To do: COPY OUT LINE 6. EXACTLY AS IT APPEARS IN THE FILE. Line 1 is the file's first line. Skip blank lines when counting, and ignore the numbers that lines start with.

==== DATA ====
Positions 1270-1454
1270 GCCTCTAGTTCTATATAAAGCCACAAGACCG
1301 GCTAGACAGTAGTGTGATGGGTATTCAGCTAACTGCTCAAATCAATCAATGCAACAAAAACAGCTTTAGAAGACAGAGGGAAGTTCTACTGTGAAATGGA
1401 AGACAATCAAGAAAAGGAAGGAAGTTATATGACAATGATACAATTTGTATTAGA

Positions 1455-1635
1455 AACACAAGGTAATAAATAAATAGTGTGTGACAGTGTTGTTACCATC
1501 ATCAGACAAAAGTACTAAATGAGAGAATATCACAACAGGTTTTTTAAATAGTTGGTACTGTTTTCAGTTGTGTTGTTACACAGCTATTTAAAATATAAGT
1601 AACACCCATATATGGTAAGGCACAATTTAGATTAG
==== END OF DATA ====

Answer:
1455 AACACAAGGTAATAAATAAATAGTGTGTGACAGTGTTGTTACCATC